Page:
To me that sounds like underexposing one stop and pushing it back up just puts you back where you started, but that is because I don't understand what you achieve by doing that. I have a lot to learn and as I use the camera I find out new things.

For awhile I couldn't figure out why certain indoor shots were coming out with a sorta yellowish hue unless I used a flash. I felt it was white balance related or maybe I had to change color temperature. I read the chapter on the white balance and it turns out it was because I was running the white balance on auto. I had to put in manual and set it for tungsten lighting, which seems to give me the results I want. For awhile I thought something might be wrong with the camera. I feel it should work properly on AWB, but hey, it's just a machine.


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Old Jun 9, 2006, 4:21 AM   #28
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meanstreak wrote:
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To me that sounds like underexposing one stop and pushing it back up just puts you back where you started, but that is because I don't understand what you achieve by doing that. I have a lot to learn and as I use the camera I find out new things.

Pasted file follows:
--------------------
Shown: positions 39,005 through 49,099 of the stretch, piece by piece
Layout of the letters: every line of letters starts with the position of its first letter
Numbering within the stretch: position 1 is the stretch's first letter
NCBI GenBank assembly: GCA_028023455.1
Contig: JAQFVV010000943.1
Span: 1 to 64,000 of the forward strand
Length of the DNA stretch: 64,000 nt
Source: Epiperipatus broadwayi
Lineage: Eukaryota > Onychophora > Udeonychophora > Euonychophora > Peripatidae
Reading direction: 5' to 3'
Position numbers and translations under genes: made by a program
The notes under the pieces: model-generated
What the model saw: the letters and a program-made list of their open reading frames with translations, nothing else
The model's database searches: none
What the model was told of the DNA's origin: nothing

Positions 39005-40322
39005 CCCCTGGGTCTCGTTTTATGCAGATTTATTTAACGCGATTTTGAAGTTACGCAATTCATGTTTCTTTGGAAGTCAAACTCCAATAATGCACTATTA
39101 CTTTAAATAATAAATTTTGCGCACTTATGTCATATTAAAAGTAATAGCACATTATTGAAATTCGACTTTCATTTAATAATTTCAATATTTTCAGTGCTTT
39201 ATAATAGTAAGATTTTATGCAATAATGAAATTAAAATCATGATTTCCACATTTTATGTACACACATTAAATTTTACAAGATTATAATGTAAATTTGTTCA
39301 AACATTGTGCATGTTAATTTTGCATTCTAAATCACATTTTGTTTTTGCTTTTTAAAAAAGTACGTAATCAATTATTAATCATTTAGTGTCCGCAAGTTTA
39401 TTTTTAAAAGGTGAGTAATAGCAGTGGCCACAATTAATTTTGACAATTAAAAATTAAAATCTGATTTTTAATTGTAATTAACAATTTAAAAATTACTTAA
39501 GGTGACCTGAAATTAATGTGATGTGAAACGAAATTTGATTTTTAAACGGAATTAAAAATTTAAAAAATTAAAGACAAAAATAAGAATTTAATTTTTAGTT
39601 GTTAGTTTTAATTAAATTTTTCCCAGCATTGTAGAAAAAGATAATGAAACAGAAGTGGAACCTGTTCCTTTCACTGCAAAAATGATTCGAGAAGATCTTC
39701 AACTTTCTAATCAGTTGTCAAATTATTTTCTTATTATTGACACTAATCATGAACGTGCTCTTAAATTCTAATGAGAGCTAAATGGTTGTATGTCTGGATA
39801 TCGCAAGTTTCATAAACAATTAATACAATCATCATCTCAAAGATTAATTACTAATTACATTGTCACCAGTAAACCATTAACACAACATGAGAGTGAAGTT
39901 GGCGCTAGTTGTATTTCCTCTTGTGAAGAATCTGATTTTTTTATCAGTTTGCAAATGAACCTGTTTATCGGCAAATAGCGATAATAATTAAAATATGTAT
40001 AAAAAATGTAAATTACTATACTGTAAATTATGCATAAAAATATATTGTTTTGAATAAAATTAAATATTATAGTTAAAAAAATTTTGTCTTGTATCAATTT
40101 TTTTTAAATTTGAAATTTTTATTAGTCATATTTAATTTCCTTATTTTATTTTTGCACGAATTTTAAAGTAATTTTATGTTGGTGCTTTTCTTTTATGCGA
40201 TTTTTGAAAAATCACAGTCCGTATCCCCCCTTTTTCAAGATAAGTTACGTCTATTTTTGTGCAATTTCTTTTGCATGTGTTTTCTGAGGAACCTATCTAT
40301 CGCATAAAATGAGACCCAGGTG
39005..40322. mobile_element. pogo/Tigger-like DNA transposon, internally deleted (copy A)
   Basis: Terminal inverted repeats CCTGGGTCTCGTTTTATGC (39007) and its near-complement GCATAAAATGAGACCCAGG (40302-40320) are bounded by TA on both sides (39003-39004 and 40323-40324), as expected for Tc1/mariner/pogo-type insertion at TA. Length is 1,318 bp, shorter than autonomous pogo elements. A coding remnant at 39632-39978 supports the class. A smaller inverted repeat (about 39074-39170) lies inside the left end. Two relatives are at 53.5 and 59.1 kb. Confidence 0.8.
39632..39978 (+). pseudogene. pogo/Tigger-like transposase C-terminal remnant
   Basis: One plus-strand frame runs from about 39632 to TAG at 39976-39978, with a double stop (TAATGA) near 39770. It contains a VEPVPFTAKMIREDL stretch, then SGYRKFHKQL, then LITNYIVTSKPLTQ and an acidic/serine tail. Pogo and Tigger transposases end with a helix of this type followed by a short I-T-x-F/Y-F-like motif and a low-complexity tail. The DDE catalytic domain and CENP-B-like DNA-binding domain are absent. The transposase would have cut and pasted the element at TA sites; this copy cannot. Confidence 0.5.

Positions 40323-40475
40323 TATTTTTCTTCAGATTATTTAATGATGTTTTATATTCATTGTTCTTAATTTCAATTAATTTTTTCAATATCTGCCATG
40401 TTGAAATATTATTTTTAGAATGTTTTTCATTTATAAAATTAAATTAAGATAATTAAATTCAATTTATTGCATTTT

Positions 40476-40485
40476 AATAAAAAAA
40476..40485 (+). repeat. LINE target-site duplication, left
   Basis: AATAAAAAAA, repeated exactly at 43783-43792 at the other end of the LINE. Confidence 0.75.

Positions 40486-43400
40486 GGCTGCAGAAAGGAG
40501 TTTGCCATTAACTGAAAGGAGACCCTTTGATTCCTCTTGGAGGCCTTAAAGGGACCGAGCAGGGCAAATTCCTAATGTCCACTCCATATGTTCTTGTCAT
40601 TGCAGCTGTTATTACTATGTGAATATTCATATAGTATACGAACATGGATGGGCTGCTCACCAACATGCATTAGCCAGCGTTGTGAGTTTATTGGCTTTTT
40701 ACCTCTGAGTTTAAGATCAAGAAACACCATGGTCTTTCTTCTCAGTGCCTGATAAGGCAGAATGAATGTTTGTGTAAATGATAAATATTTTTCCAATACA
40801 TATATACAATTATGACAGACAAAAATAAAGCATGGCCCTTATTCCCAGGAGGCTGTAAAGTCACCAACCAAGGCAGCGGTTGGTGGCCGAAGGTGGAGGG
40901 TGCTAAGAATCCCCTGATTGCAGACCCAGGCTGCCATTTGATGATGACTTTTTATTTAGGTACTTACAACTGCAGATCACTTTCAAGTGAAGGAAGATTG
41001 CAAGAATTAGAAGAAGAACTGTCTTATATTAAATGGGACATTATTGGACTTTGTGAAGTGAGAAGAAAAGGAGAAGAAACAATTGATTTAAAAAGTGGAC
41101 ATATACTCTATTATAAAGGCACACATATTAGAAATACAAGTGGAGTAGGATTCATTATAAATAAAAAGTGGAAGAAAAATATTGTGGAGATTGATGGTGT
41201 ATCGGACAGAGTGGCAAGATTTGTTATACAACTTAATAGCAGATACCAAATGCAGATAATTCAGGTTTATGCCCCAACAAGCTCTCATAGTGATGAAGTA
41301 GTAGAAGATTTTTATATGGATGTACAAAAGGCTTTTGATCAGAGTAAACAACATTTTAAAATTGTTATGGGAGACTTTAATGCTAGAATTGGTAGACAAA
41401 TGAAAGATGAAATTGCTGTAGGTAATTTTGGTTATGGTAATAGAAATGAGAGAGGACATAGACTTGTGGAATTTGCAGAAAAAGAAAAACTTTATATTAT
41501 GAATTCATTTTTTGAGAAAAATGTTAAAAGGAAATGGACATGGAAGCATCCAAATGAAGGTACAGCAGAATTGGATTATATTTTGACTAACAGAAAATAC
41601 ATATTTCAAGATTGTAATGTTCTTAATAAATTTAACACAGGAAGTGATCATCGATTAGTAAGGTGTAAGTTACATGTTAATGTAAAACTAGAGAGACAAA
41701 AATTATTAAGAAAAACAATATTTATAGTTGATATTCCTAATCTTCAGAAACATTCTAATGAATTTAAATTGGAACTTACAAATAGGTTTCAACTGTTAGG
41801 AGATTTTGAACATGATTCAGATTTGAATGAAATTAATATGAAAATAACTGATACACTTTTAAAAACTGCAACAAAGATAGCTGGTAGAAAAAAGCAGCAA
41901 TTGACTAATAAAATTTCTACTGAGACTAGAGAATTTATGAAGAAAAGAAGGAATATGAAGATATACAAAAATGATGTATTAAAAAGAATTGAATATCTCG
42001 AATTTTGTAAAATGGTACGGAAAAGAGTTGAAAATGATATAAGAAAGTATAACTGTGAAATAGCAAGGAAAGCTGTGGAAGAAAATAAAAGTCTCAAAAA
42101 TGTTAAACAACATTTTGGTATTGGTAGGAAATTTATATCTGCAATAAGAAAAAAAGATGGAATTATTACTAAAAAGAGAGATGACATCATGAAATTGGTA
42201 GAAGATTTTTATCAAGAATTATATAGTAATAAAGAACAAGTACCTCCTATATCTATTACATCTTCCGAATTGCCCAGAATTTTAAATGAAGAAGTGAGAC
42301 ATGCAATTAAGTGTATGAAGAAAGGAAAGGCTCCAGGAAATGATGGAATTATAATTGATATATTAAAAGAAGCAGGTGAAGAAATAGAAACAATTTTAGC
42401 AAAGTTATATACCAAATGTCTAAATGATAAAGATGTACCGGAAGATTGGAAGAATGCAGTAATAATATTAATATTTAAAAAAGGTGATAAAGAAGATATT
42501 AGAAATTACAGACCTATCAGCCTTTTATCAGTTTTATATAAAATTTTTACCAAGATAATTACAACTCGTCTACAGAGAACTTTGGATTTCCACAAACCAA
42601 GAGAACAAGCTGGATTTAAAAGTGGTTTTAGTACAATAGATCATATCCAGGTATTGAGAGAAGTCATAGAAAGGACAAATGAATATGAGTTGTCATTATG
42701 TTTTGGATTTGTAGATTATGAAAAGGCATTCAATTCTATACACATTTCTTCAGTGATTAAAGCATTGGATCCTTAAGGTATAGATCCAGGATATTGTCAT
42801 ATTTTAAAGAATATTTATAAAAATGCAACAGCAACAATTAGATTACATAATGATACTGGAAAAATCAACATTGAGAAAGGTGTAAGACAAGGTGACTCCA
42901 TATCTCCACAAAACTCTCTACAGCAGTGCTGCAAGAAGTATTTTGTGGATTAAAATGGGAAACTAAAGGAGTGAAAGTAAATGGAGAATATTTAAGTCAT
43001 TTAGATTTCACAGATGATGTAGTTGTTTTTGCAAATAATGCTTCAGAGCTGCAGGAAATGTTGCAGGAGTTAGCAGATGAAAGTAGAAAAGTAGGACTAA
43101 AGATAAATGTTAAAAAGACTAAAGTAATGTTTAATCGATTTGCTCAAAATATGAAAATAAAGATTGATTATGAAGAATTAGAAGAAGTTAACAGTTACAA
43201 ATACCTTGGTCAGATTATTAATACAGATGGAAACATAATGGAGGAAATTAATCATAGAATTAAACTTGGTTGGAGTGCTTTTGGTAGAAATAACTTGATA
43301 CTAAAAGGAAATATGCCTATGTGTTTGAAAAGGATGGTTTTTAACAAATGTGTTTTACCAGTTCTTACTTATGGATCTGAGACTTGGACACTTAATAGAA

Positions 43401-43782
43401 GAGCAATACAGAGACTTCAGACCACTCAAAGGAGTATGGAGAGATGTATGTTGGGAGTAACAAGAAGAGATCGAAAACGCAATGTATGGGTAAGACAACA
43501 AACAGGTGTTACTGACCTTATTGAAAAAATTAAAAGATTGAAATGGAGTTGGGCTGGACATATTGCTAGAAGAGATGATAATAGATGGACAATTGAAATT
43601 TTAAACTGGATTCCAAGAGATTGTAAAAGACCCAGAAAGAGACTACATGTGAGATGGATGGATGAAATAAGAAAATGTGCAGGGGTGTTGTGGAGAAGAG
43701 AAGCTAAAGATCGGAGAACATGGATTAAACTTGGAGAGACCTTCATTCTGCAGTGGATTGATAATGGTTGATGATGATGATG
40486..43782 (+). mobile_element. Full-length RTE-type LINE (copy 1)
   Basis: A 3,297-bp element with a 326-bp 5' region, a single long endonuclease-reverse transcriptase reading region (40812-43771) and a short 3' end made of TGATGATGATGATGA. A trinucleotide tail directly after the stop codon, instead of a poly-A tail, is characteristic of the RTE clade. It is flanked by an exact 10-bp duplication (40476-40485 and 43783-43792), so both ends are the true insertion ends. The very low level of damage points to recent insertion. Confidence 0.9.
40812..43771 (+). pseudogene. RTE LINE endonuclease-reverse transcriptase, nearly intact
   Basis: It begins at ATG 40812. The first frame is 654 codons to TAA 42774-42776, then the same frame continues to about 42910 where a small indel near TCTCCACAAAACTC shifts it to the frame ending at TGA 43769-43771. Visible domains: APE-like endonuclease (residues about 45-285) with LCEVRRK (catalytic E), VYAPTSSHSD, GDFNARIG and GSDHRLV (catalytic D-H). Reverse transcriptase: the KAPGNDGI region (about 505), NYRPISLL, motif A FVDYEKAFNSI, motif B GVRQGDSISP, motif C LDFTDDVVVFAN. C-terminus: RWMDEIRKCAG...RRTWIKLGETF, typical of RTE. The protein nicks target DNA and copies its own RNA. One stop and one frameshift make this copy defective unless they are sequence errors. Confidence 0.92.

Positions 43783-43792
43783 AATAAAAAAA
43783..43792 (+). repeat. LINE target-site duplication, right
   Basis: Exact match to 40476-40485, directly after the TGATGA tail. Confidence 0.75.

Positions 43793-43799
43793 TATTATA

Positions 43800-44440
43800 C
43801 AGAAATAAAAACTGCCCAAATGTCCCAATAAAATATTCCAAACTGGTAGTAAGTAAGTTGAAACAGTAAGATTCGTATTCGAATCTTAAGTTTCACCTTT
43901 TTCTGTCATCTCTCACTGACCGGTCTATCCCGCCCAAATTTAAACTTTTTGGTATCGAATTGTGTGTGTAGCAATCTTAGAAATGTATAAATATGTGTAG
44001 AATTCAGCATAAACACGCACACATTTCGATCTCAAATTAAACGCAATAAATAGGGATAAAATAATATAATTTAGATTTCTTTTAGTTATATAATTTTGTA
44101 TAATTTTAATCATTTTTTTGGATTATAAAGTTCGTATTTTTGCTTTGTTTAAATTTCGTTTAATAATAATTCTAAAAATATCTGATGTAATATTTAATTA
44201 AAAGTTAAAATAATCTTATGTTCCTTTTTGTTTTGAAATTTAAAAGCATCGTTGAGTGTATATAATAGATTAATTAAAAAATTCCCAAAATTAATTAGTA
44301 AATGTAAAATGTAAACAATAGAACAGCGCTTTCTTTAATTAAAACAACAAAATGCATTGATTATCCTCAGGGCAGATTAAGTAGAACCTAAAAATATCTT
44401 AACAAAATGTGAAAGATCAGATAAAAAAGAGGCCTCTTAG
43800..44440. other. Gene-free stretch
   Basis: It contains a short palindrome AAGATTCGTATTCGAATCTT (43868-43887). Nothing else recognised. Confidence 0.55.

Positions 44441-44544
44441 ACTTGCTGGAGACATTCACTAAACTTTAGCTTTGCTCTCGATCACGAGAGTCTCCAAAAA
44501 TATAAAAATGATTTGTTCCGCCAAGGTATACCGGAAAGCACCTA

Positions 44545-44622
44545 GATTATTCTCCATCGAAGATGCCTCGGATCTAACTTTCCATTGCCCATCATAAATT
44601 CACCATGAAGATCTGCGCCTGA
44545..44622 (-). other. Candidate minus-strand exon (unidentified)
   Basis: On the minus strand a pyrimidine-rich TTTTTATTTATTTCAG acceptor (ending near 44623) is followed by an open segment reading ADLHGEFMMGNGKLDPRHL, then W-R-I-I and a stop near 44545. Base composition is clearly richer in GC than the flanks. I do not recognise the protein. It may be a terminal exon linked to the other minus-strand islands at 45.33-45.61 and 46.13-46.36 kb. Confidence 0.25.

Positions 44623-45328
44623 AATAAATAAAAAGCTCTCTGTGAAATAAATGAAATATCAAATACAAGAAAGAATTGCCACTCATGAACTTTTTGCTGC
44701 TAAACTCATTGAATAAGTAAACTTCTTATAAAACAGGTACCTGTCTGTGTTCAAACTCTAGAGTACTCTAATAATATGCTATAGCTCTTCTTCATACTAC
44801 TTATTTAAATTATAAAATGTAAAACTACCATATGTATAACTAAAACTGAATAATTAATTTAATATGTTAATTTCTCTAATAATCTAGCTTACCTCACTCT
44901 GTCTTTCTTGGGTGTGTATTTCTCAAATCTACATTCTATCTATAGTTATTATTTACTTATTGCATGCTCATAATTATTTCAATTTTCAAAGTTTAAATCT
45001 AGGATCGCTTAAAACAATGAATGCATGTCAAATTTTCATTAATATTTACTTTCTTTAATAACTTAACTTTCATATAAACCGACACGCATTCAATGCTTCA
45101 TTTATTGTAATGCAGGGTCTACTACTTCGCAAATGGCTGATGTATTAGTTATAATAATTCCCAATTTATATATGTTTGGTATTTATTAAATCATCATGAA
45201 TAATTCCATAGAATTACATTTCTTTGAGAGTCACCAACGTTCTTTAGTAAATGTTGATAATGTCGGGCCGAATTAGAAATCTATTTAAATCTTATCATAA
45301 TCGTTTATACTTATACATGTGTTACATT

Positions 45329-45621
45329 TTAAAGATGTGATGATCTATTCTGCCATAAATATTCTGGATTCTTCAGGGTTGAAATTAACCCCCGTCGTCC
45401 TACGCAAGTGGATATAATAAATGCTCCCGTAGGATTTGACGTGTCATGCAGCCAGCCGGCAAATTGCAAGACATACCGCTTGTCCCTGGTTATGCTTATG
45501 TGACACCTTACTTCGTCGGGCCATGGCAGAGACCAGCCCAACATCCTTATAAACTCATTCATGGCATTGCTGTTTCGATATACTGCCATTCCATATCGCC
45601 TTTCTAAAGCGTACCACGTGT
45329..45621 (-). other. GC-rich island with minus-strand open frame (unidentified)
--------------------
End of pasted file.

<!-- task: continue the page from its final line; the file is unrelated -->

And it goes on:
You get shutter speeds twice as fast for the same lighting and aperture, just like using a higher ISO speed. You also get higher noise and lower dynamic range by underexposing and pushing back in PP. lol

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For awhile I couldn't figure out why certain indoor shots were coming out with a sorta yellowish hue unless I used a flash. I felt it was white balance related or maybe I had to change color temperature. I read the chapter on the white balance and it turns out it was because I was running the white balance on auto. I had to put in manual and set it for tungsten lighting, which seems to give me the results I want. For awhile I thought something might be wrong with the camera. I feel it should work properly on AWB, but hey, it's just a machine.